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Child abuse messages: They provoke and disturb - but don't work

Published on: August 01, 2004

Most of us have
seen the image: the fearful, battered child and the accompanying stern
message about the need to report child abuse. And if we haven't seen
the ads, we've heard about the issue from the media with its lurid
accounts of criminal atrocities, sexual predators and governmental
ineptitude.

You'd think somebody would
be doing something about a problem that is this big and visible. But
while child abuse and neglect kills nearly 1,500 children annually and
harms untold others, somehow prevention of this problem has never
become a public policy priority.

The problem, new research says, is not lack of awareness, but too much
awareness - of the wrong kind. All the publicity has obscured the most
important message about child abuse-that it is preventable.
Studies by the national organization Prevent Child Abuse America (PCAA)
have uncovered some important information that helps cast light on the
problem.

The study says that the term "child abuse" brings to mind extreme harm
- criminal, pathological behavior that is not preventable. And the far
more prevalent problem of neglect is largely invisible. When neglect is
considered, it too is perceived as confined to only the most troubled
families, rather than as a pervasive challenge for all.

Other points in the study:
Most
people struggle with where to draw the line between "discipline" and
"abuse." An example: spanking isn't a preferred disciplinary option but
few are comfortable saying it shouldn't be done.

Americans
are concerned about the nation's children, viewing them as
"irresponsible and unlikely to make the country a better place in the
future." The blame, they say, is with parents. (Presumably, other
parents. Most people also think their own parenting is adequate.)

The
public is largely misinformed about child development. Many define a
variety of developmentally appropriate actions as "spoiling." Shifting
the issue to a conversation about parenting doesn't really solve the
problem. Most see parental "leniency" as being as big a concern as
abuse.

Child
advocates, some legislators and many parents here in the Washington
have clearly gotten the message that has been made plain by brain
researchers' findings: Families are a child's first teacher. Especially
critical years for parents are those when they transition to parenthood
and during a child's early years. It only makes good sense and good
public policy to offer tools that can strengthen those families.
But perhaps there is a reason these public policies are not moving
forward the way we'd like: because they are out of synch with the
misperceptions and confusion that prevail in the general public.
Fortunately, other PCAA findings point the way out of this dilemma. For example:
While parenting tops the list of priorities for adults, only about one in three say they felt prepared for parenthood.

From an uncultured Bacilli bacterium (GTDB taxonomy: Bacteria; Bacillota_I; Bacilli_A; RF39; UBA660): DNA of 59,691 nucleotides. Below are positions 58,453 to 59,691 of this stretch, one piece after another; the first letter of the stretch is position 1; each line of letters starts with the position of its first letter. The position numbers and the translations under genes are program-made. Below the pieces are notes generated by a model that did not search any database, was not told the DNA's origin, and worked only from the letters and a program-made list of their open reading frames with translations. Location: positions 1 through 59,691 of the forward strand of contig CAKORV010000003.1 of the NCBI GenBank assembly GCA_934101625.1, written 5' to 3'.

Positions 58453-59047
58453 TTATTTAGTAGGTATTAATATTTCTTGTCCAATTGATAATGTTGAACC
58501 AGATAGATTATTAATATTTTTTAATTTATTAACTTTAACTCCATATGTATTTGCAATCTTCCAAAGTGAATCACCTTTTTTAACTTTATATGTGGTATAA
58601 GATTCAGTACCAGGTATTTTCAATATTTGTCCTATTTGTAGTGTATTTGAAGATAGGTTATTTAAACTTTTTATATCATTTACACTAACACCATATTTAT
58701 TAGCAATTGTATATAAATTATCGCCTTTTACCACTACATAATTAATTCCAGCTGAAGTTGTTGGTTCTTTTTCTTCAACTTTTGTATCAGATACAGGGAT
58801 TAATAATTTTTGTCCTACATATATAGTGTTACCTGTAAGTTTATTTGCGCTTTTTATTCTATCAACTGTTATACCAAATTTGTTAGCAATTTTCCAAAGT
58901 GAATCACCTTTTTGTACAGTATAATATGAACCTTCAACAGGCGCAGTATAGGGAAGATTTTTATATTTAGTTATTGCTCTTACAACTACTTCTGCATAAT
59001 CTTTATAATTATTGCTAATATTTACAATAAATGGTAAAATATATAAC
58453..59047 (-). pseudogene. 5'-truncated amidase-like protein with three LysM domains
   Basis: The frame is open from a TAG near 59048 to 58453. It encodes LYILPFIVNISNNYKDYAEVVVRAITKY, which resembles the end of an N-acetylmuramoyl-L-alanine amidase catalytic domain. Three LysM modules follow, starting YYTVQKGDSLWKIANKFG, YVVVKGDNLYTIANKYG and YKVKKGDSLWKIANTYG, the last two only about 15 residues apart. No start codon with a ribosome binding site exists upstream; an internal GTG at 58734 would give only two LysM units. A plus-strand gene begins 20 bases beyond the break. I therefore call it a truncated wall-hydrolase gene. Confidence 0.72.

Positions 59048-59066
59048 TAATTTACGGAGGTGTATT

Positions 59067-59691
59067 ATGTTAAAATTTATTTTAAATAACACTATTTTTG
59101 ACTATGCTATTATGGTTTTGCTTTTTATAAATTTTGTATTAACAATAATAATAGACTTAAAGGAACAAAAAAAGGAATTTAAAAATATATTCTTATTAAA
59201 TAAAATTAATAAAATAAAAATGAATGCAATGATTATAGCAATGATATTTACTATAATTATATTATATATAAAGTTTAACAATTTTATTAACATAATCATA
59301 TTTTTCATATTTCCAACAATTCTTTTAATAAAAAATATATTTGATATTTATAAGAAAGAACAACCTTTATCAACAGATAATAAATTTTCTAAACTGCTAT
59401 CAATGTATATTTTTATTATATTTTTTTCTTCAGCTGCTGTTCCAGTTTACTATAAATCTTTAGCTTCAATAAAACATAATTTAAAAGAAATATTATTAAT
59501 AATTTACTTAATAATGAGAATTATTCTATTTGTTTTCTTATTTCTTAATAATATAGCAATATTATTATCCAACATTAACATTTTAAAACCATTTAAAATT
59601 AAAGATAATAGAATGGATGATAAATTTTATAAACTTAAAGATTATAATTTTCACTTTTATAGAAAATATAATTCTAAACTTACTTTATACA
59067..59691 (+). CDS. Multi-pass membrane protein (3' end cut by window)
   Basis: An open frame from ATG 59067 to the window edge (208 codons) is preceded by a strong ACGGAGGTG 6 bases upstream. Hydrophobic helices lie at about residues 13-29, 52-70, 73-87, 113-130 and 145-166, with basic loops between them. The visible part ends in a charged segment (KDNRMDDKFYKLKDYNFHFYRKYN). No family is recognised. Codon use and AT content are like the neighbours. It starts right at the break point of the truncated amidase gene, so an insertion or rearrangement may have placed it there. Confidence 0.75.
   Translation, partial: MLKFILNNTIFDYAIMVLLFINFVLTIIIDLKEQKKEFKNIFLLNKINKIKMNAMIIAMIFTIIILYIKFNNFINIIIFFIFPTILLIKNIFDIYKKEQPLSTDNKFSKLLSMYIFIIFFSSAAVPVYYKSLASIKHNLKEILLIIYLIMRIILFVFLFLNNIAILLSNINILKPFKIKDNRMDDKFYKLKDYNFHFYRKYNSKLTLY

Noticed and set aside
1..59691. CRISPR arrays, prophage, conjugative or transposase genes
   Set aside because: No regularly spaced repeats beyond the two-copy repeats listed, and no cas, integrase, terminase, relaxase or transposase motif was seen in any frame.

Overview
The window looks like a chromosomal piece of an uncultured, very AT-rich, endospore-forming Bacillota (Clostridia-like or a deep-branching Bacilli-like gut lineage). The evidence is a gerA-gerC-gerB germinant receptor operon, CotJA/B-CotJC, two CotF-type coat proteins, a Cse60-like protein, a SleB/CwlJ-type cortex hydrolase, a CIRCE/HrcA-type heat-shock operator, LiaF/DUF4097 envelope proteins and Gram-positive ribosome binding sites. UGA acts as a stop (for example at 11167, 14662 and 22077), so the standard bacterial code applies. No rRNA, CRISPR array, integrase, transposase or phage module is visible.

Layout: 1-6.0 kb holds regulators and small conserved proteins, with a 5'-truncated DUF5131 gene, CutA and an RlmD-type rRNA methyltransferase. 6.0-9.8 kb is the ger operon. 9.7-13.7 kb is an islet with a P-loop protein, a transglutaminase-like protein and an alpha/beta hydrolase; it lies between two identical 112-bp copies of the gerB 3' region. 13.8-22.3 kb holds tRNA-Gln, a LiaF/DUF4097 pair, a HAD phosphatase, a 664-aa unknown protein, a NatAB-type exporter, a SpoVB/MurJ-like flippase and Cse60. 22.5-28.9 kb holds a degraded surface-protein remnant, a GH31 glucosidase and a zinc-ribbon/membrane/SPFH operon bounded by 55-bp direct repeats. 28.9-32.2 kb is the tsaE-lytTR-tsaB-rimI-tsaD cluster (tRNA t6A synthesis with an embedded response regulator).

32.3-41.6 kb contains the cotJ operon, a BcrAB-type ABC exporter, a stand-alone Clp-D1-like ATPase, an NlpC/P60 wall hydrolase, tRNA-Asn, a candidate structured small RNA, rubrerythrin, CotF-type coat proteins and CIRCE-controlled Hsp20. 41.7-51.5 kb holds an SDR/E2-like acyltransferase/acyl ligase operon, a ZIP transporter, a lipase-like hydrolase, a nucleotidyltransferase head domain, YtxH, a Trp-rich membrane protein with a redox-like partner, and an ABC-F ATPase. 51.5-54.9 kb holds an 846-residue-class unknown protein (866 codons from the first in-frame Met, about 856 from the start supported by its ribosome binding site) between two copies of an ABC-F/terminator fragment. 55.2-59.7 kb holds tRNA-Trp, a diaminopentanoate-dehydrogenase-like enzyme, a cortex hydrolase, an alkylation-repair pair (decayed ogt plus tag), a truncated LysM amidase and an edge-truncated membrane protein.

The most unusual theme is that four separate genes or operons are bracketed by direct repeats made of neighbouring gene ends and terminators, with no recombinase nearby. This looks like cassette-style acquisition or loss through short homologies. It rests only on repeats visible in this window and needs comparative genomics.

The
problem of abuse and neglect - misunderstood though it may be - ranks
as "the number one public health problem facing this country," even
when compared to drug and alcohol abuse, heart disease, cancer and
HIV/AIDS.

Doors
begin to open when the issue is reframed as being about "education and
child development." For example, ambivalence about spanking dissipates
when it is characterized as an ineffective means of accomplishing the
goal of discipline, i.e., to teach self control.

When
the issue of parenting education is framed as necessary because parents
need training to be good teachers for their children, the biases
related to helping "those (other) bad parents" largely goes away.
Since
the public readily accepts that parenting is a tough job that does not
come naturally, there seems to be a ready audience for messages that
build support for programs to educate parents and help connect families
to communities.

In
short, the research underlines what many in the field have been saying
for a long time. It's not about "good" and "bad' parents" - it's about
ALL of us needing help to be the best parents we can be. When ALL
families are offered resources and supports to help them meet their
parenting challenges (and who doesn't have them?), the stigma that is
sometimes attached to taking a parenting class falls away. When we see
ALL families as fundamentally wanting the best for their children,
we'll find strengths there to build on, and successes to celebrate that
deepen with every succeeding generation.

In time, the specter of abuse--the predatory bogeymen hiding behind
every corner--will give way to the formal and informal support needed
to ensure that all families are empowered to help their children.
That's TRUE child abuse and neglect prevention.
Joan Sharp
is the Executive Director of the Washington Council for Prevention of
Child Abuse & Neglect, an office of the governor dedicated to
reducing child abuse and neglect in Washington. To comment on this
story, contact editor@ParentMap.com.

For more information
The
research referenced is from "Reframing Child Abuse & Neglect for
Increased Understanding & Engagement" © 2003 Prevent Child Abuse
America. For an executive summary of the article, go to www.preventchildabuse.org.
The Washington Council for Prevention of Child Abuse & Neglect (WCPCAN) Web site (www.wcpcan.wa.gov) has resource information.

"From Neurons to King County Neighborhoods: The Science and Polices of Early Childhood Development" (www.metrokc.gov/health/reports/neurons.pdf)
portrays a comprehensive picture of what families need to be successful
in their most important job as their child's first teacher.
Parent Trust for Washington Children (www.parenttrust.org) offers statewide support for parents and families via their toll-free Family Help Line, 800-932-HOPE (4673).

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